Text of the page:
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About the procedures we list
If you know the type of procedure you want or need, you’re halfway to a solution!
In the USA, there are more than 59,000 unique surgical procedures that have been described by the official guide to Current Procedural Terminology (CPT®) developed, maintained, and copyrighted by the American Medical Association. They have published this industry standard directory of surgical procedures since 1966. In each category, procedures are described using a 5-digit unique code and there is also one “catchall” code for each subcategory ending in XXX99 for procedures that have not yet been added to that year’s directory.
If you know the CPT® code(s) or the name of the procedure you would like to know more about, you can enter them in the search box below. But if you enter something and there’s nothing on file, don’t give up. Just send us an email. One of our concierge staff will be pleased to assist you.
Finding package prices for surgery is challenging and time consuming if you are not trained on what to ask or to whom
Health facilities are just recently beginning to create bundled package prices for surgeries. We know whom to call and what to ask even if they haven’t already created the package.
For one thing, the procedure you want may not be on their frequently performed procedures. Many hospitals, freestanding ambulatory surgery centers (ASCs) and surgeons that perform office-based surgery in private operating rooms started listing “packages” only recently. Most focused on package pricing for each specialty list by tackling their most frequently performed 15-20 procedures. But in reality, they may actually be licensed and approved to do hundreds of procedures.
About 80% of ambulatory surgery centers (ASCs) are single specialty. They lack the equipment and medical staff to do other procedures. The other 20% are considered multi-specialty but may not include the specialty you need.
Rather than search the internet and get frustrated making call after call, make one call to us. Let’s see if we can help you quickly and efficiently. We have more than 400 options of hospitals and ASCs and we know which procedures and specialties are available at each.
If the procedure is not listed...
Surgery package pricing isn’t as simple as it may seem
To properly develop and calculate a package procedure takes hours for each procedure. There isn’t a software that is available on the market to help them…yet.
But if the providers we work with receive a call from us advising a that a prospective patient is interested, they’ll come up with a package price upon our request. It usually takes a day or two to receive their response.
To calculate a package price for a surgery procedure requires attention to detail, knowledge of the surgery procedure, input from nurses, supply clerks, vendors, and negotiations with independent and/or employed surgeons on their medical staff. Someone with the authority to calculate and quote prices must consider, among other things:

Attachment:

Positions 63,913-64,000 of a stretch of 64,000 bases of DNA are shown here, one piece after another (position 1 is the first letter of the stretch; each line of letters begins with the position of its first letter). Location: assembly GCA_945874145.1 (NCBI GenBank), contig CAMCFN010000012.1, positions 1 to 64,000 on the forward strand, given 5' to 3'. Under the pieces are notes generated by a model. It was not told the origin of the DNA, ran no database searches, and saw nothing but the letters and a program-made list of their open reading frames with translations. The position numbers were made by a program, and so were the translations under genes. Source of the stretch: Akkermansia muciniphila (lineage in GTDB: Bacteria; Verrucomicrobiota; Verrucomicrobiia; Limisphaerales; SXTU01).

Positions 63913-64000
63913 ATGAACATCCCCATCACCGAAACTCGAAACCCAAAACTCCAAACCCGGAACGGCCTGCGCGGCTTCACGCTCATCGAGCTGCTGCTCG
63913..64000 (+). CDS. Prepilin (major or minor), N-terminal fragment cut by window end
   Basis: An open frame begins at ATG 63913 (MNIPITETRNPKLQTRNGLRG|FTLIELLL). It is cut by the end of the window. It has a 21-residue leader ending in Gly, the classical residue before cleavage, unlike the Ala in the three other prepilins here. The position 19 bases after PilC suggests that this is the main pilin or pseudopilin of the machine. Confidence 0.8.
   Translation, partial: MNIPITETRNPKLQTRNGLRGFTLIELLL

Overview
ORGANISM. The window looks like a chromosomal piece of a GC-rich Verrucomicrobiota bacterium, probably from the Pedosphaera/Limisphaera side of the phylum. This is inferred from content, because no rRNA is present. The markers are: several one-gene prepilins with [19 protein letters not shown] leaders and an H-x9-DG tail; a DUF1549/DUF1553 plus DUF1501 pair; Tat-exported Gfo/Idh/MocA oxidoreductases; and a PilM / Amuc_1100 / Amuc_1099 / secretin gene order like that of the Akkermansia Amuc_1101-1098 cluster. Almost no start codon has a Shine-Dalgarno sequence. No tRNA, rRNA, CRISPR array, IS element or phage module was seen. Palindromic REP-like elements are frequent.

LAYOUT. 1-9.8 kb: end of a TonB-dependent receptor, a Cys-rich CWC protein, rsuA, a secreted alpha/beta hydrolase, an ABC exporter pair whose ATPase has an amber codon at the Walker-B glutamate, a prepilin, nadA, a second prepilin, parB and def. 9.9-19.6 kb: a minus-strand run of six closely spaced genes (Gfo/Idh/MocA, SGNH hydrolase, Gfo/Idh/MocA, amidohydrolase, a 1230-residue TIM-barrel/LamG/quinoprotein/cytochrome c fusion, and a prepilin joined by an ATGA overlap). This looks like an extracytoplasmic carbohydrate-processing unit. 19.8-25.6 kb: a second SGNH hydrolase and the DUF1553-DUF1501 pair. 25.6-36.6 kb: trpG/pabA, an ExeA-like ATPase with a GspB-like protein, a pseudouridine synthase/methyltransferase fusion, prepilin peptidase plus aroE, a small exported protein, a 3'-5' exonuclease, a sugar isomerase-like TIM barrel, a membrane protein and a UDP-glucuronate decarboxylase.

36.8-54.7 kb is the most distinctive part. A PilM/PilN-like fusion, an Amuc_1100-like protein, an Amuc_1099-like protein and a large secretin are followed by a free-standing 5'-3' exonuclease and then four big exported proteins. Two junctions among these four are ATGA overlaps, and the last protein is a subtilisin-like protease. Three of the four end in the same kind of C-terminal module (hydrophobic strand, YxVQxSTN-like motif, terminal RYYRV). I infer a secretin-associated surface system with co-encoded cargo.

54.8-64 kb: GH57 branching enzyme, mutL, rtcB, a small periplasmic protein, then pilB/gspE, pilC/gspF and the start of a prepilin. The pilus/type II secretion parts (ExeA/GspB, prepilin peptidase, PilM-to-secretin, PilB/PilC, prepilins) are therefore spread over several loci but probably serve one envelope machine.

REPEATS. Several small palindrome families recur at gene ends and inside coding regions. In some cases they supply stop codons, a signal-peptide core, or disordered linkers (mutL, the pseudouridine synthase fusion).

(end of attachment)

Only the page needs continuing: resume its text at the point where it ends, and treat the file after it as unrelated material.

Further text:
- the percentage of overheads, materials and supplies, instrumentation;
- incremental costs of nursing and other technical staff time;
- average patient time in the operating room for that particular procedure, time in pre-operative holding area, time in recovery. These three factors require historical analysis of similar and past cases.
- incremental direct costs for medications, implants, and hardware costs along with handling and transportation charges;
- incremental direct costs associated with any x-rays needed during surgery or costs associated with tissue samples that must be examined by a pathologist, and more; and
- if the surgery requires an inpatient admission (where you stay overnight for a few nights at the hospital), they will need to add those costs to the calculation based on past averages associated with that surgery.
Then they must reach out to the surgeon(s) with the privileges, experience and availability and negotiate their fee to add it to the package along with any fees for anesthesia. There may be rules and procedures within the facility that must be followed so that the offers to participate in the package are fair and equitable to all eligible staff physicians and surgeons, as medical staff rules don’t allow the facility to steer volumes of procedures to doctors that are not qualified, and they cannot “steer” cases that represent revenue opportunities to healthcare providers by favoritism or otherwise disproportionately. If there are 15 surgeons on the staff who are qualified to perform the surgery you want, and you have not indicated a preference, there may be a “round robin” system in place to rotate opportunities to participate by qualified surgeons and anesthesiologists.